|I wish I had an awesome wig to wear when I was judging the writing contests.|
Recently I volunteered to help On The Premises judge a writing contest, and the experience illuminated some truths that changed the way I think about and approach writing competitions. Plus, in my quest to be the ultimate writing competition expert, I need to see contests from as many angles as possible.
Judge Lest Ye Be Judged
- How creative we find the stories—have you read (or watched/seen) many other stories just like this one, or this story fresh and new?
- How compelling we find them—was the story dull or absorbing?
- How well crafted we find them—are there lots of typos and silly errors, or very few? (“None” is rare, even among our best entries.) Is the prose so good it adds to the story’s power, or bad enough that it detracts from it?
- How clearly entries use our premise—is the story obviously built around our contest premise or are you wondering how it connects to the premise?
JUDGING TRUTH #1 - THE TOP 10 WOULD ALL GET A's
JUDGING TRUTH #2 - ORIGINALITY IS TOUGH
Take what you've written and shuffle the chronology, change point of view, make a house plant the narrator, do something to make sure your story is not vanilla. Ask your friends what they would do with the topic, if their ideas have anything in common with yours, go looking for inspiration again.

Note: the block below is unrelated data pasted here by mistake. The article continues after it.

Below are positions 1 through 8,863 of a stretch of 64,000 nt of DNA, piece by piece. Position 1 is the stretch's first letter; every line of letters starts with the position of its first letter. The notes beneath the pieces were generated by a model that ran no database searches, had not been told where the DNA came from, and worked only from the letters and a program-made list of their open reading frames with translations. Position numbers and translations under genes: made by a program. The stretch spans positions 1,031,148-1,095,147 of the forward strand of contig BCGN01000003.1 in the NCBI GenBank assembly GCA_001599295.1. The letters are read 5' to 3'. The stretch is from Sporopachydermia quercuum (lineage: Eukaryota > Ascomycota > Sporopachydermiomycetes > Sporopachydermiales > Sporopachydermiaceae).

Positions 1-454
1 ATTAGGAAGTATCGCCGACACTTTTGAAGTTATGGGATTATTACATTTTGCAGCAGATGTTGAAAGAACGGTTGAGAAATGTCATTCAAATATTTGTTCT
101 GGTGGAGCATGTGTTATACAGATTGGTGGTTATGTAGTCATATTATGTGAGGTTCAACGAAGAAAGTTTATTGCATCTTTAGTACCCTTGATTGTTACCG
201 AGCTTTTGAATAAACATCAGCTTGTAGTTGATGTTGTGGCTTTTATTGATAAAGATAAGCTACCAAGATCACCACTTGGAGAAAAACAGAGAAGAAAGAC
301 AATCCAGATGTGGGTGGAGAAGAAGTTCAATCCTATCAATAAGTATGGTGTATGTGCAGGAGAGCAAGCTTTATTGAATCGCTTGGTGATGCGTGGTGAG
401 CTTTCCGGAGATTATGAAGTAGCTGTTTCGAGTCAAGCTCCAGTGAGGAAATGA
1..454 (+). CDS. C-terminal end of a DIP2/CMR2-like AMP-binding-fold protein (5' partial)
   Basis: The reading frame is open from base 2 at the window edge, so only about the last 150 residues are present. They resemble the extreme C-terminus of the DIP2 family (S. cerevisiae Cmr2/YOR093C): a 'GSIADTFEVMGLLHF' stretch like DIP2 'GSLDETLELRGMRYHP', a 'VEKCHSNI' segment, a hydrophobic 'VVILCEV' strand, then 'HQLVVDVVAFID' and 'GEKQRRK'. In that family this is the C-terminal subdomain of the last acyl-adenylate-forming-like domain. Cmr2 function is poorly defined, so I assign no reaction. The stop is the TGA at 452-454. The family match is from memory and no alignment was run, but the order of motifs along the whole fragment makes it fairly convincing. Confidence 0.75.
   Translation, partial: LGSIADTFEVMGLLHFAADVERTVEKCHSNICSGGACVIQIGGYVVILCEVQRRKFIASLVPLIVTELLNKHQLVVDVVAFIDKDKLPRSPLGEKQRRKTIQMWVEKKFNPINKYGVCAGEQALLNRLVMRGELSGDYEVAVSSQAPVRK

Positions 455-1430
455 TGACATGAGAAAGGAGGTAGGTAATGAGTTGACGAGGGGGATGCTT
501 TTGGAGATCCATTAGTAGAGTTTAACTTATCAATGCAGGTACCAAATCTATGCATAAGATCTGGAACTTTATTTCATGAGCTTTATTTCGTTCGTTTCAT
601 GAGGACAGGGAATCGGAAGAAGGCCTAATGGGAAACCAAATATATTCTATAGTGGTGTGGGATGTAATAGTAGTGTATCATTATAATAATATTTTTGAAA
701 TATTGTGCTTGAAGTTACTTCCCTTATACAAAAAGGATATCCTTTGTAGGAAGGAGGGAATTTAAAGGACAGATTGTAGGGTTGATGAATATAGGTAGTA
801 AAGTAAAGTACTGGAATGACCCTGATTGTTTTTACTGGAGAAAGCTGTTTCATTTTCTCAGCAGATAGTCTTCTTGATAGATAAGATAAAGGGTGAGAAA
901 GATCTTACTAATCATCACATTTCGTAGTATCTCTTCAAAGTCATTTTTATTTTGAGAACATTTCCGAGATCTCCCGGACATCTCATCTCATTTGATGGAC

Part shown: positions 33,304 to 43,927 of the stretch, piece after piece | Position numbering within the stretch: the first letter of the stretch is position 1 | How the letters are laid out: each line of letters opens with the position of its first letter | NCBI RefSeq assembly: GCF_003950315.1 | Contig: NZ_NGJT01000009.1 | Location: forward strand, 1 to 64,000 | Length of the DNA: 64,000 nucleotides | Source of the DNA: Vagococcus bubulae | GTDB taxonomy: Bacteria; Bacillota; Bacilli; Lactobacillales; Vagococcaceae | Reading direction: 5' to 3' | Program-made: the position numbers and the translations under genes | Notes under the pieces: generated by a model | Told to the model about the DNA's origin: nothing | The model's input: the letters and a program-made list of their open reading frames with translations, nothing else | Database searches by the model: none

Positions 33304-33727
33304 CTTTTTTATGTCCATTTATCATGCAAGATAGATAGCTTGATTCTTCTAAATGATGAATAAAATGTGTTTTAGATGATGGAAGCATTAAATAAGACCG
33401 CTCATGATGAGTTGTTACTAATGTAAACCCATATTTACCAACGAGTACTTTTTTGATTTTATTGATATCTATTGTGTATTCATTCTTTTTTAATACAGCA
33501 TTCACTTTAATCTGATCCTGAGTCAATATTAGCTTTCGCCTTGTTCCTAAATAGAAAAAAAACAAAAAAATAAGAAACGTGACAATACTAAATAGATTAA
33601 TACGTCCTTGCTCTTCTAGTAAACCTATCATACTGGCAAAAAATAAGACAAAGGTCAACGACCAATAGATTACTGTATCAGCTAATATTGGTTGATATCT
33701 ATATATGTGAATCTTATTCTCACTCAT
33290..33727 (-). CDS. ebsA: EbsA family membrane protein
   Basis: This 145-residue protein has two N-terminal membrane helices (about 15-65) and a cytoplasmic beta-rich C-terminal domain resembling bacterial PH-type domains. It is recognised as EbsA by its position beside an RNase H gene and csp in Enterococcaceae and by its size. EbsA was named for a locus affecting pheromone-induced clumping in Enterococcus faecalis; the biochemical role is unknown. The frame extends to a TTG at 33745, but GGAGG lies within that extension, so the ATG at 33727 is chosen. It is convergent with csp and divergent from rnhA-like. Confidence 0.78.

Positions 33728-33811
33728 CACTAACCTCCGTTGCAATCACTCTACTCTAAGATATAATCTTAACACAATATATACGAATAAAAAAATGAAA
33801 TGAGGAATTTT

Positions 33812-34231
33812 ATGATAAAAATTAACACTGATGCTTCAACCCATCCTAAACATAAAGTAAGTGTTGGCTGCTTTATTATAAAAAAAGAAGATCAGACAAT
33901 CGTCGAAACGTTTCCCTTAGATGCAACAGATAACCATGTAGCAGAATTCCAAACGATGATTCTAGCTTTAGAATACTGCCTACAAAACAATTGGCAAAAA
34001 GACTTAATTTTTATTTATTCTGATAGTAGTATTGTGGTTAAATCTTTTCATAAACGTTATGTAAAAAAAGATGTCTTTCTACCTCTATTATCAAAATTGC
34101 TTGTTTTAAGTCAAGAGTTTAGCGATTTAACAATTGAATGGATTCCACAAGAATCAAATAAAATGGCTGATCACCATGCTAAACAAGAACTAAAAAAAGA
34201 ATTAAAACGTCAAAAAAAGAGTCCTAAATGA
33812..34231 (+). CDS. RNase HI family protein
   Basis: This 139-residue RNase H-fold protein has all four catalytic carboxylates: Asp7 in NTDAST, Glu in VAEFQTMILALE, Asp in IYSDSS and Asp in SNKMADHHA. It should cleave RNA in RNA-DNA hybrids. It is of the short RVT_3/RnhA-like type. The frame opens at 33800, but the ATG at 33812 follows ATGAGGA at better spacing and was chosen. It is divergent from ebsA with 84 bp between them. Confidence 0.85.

JUDGING TRUTH #3 - EMOTION WINS
WARNING: Never write something like the Rocky Road Sentence. It's extreme, melodramatic, and a bit cliche in order to illustrate that actions need to have meaning, that decisions need to have consequences . To quote the editors at On The Premise (emphasis added):
"It's not any one well-written sentence that delivers emotional power, it's the whole story that leads up to that well-written sentence. Very few sentences, by themselves, are all that great. But some entire stories are."The best way, in my opinion, to generate real and powerful emotion, is to be authentic. That takes some courage and vulnerability, but know that someone else out there is going through those emotions. If you can connect to them, you will achieve something far greater than any writing contest prize.
In summary, next time you write for a competition:
- Make sure the writing fundamentals (craft and content) are solid and tight
- Challenge yourself to think out of the box and turn your writing upside down
- Search for things that pull at the heartstrings, and tug hard and tug convincingly.